Many business owners and professionals understand the importance of developing authentic, regular content on LinkedIn to build a personal brand and be seen as a leading authority or thinker in their field.
But most people struggle with developing engaging, valuable content quickly and easily.
In a previous article I gave some tips for businesses looking to outsource some of their content writing, in order to ensure it remains authentic and on-brand. If you are having a go yourself – which is always preferable – here are some questions you should ask to ensure your article hits the mark.
1. What are you all about? Pick your themes.
Consistency of brand message means regularly writing on the same or similar topics, approaching them from different angles. For example, I regularly write about personal branding, but I may use different case studies to highlight different points about what is required for effective personal branding, and the difference this can make to people’s professional lives. I also discuss my approach to solving common problems with regard to personal branding.
Sticking to a handful of topics allows you to send a very clear message about your area of expertise, who you work with, and how you can help these people. If you are interested in a wide variety of topics, you may feel compelled to write about them, but being clear on your purpose for building content on LinkedIn will help you maintain some focus on important themes.
2. What does your ideal audience want to read? Think ‘WIIFM’.
I’ve worked with some clients who are very talented writers but don’t necessarily write effectively on LinkedIn. They may be very strong in another context, such as academic writing or writing business documents – but the purpose and audience for these are very different.
On LinkedIn, you probably want to connect with a prospective client, or people who can open doors for you… or perhaps you simply want to influence people to think differently and make change! You need to demonstrate what you know and what your unique approach or thinking is around topics that are of direct interest to them, within your field of expertise.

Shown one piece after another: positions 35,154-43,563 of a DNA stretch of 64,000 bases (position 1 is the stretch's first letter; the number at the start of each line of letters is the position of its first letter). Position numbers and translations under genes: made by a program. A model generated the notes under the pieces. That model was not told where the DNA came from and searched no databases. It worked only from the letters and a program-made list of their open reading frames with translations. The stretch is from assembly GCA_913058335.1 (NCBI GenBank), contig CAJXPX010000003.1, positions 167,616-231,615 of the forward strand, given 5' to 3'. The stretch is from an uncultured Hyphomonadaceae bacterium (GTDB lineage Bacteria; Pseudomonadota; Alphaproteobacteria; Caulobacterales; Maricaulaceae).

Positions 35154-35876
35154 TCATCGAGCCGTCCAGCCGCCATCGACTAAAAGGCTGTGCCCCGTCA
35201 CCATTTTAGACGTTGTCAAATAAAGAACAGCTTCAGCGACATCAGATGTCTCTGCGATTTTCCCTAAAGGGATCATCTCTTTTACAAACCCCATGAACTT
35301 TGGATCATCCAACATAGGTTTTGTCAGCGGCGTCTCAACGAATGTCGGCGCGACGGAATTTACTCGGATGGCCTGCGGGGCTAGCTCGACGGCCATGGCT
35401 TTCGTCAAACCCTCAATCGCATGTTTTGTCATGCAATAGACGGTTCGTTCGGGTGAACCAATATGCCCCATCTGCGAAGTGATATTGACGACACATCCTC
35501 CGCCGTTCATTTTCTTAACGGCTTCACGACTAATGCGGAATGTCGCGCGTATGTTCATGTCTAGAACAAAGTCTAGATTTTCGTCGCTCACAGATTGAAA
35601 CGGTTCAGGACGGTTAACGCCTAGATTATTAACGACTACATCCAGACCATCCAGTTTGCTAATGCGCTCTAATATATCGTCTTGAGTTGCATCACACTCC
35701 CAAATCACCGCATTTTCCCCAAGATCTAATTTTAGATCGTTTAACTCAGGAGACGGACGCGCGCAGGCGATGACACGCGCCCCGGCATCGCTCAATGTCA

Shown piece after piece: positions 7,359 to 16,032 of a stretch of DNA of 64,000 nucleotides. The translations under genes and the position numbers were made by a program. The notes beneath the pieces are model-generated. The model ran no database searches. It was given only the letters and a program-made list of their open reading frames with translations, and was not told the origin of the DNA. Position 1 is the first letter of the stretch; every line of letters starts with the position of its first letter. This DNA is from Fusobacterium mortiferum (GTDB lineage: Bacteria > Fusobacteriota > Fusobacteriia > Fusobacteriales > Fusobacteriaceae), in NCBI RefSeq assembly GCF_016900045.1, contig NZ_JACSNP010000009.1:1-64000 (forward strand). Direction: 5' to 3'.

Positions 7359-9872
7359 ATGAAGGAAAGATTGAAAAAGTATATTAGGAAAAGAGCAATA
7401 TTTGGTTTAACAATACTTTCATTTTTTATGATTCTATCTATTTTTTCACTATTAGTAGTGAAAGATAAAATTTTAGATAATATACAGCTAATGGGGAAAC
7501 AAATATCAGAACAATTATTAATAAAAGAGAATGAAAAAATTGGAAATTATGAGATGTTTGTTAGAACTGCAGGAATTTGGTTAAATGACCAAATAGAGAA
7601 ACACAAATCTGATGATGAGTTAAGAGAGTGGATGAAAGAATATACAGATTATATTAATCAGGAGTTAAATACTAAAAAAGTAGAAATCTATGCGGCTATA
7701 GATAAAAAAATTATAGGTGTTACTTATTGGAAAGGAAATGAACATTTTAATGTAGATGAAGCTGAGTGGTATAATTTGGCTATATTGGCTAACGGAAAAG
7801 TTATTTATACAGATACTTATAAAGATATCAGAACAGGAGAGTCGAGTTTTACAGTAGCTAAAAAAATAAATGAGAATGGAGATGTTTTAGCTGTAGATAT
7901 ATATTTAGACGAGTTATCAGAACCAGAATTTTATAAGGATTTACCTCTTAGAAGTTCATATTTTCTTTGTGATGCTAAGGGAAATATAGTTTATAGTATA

You also need to keep in mind that people don’t want to be sold to on LinkedIn; if they stop their busy day for a few minutes to read your article, they should be rewarded with helpful, interesting information they can use.
Finally, people want to engage with your material. Your readers are human beings, and human beings respond to context, stories, emotions and concrete examples. Give your advice a tangible anchor and make it come to life, with some great anecdotes or examples from your experience.
The single best piece of advice I can give you for articles that work is to read over your writing and ask: What’s in it for them?
3. What’s next? The call to action.
While people don’t want to be sold to, they do want to know how they can seek further help from you, if they like what you have to say!
Consider including a gentle call to action in your articles, particularly if they are not directly published on LinkedIn but on a website or blog, then shared as a link (more acceptable since a website is seen as a place to ‘sell’, but LinkedIn is not). If you are choosing to write directly on LinkedIn, rather than pepper your paragraphs with annoying, blog-like links back to your website, consider including an author bio at the end of your piece, with links to further information there.
4. How will you build credibility over time and stay fresh in your readers’ minds?
So you’ve written one or two great articles and received a little bit of interaction on LinkedIn… great start. But if you leave it there, your articles will have little effect.
Some of my top tips for making your finished articles work hard into the future:
- Don’t post and forget. Re-post your articles a few times over a few weeks, using different intro lines.
- Ensure your connections are relevant to your content and share directly with certain people for whom the content is highly relevant, as well as sharing publicly (but be careful not to direct-share or tag the same people in every time, as you will start to annoy them!).
- Ten articles in March, then nothing until September? This does not make for great thought leadership! Aim to post articles once or twice a month on a regular basis – brainstorm some topics in advance, then schedule it in. Consistency is key.